In response to a negative review, Brooks wanted to tell the critic, “I meant no harm. I only wanted to entertain you.”...

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FUNNY MAN

MEL BROOKS

A biography of America’s “self-proclaimed emperor of bad taste.”

McGilligan’s (Young Orson: The Years of Luck and Genius on the Path to Citizen Kane, 2015, etc.) hefty tome about Mel Brooks (b. 1928), the director of Blazing Saddles and Young Frankenstein, isn’t exactly a hagiography. The author ably chronicles Brooks’ career arc from the Brooklyn kid born Melvin Kaminsky to the loudest member of Sid Caesar’s writing staff on NBC’s Your Show of Shows and Caesar’s Hour in the 1950s to the driving force behind some of the most successful film comedies of his time—and the crassest, with their many fart, rape, and “fag” jokes. McGilligan also shows the ugly side of Brooks: the hard-driving businessman who berated actors when he didn’t like a performance, the disputes over writing credits that led to multiple litigations. Much of this material has been documented elsewhere—such as the story of Caesar dangling a young Brooks out a hotel window when Brooks wanted to go out for the evening (“Is that far enough?” Caesar shouted)—which makes the book overlong. In the second half, the author gets bogged down in the minutiae of Brooks' business deals, and the prose is occasionally peculiar or old-fashioned. For example, McGilligan repeatedly refers to Brooks’ first wife, Florence Baum, only as “Mrs. Brooks”; he does the same thing a couple of times with his second wife, Anne Bancroft, a far more famous figure than Baum. These choices are emblematic of the troubling tendency to represent women in biographies only in relation to the men in their lives. Nonetheless, McGilligan does a nice job dramatizing the insecurities that drove Brooks and offers entertaining anecdotes about Gene Wilder, Madeline Kahn, and Brooks’ other collaborators, who didn’t always speak favorably of him.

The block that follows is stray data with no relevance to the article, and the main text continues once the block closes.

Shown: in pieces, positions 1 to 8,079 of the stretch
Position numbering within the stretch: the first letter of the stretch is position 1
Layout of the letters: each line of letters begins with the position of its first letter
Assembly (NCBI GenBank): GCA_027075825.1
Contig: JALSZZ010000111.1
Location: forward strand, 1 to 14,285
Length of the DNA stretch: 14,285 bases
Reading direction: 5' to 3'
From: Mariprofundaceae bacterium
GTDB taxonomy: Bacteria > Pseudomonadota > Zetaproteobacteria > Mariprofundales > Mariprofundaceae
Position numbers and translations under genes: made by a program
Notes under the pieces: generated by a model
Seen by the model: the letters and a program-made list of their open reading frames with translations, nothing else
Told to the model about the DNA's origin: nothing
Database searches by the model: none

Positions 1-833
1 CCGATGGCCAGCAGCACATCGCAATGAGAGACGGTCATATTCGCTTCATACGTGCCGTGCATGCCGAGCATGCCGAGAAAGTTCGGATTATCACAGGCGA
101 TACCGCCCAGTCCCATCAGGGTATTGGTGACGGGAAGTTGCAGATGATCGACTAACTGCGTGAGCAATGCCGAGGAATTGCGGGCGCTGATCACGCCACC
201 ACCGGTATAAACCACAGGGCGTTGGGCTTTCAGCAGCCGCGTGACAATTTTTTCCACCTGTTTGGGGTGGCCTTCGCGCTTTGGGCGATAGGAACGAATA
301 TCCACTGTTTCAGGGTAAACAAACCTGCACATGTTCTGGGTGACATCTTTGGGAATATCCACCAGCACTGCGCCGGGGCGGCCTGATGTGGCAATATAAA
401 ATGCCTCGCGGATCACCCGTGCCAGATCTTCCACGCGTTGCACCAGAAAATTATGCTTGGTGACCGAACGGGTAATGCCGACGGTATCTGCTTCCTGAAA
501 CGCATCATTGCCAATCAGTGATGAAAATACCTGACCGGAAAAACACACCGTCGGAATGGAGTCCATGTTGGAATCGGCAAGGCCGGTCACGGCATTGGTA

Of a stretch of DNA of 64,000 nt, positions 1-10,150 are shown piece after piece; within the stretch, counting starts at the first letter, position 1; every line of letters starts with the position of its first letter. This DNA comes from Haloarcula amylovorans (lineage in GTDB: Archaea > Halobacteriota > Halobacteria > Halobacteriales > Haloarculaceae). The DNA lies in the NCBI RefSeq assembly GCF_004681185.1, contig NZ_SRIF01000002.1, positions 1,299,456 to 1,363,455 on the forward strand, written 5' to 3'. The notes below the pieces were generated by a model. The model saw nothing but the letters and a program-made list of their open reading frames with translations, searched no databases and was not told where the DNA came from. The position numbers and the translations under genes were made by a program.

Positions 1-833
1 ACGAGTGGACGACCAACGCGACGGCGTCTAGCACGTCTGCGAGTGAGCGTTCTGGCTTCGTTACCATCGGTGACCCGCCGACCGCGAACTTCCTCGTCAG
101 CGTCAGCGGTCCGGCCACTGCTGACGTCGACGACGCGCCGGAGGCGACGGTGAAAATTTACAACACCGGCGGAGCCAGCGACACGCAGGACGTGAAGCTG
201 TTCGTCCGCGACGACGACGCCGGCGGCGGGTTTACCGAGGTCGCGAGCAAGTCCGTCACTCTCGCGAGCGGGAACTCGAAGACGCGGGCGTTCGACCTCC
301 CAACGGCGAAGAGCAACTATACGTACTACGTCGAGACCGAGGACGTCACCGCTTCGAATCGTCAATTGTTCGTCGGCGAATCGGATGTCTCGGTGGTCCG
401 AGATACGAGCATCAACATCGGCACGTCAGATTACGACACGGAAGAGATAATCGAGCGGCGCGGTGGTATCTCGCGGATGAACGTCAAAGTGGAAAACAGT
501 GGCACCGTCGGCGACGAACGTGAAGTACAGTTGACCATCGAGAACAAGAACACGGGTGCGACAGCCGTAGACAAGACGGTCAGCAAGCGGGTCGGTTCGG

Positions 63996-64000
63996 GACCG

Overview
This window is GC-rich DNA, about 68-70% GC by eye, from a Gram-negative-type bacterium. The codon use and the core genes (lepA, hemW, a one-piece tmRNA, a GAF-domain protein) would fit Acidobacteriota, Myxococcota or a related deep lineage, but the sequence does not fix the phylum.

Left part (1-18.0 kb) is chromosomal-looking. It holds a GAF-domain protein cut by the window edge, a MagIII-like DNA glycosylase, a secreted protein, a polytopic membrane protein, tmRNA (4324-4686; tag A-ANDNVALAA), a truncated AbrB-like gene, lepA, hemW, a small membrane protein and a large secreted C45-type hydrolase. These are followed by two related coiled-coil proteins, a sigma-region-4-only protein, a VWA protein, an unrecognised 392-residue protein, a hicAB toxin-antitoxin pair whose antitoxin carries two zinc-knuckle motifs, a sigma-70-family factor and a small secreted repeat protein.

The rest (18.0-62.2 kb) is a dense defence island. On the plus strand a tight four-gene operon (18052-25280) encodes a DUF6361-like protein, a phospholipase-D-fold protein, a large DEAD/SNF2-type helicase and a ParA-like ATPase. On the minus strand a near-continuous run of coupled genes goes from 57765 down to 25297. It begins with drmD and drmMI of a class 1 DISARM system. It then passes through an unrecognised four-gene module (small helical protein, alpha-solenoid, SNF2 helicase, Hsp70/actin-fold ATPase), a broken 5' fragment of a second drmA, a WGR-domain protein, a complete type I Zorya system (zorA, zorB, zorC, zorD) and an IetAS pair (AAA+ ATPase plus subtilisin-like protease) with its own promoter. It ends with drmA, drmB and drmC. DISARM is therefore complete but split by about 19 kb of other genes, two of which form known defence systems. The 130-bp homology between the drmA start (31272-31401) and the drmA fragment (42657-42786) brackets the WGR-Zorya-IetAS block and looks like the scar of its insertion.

In response to a negative review, Brooks wanted to tell the critic, “I meant no harm. I only wanted to entertain you.” Readers can decide for themselves whether the Brooks who emerges in these well-researched yet sometimes-tiresome pages caused more joy than harm.

Pub Date: March 19, 2019

ISBN: 978-0-06-256099-5

Page Count: 656

Publisher: Harper/HarperCollins

Review Posted Online: Dec. 22, 2018

Kirkus Reviews Issue: Jan. 15, 2019

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Doyle offers another lucid, inspiring chronicle of female empowerment and the rewards of self-awareness and renewal.

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UNTAMED

More life reflections from the bestselling author on themes of societal captivity and the catharsis of personal freedom.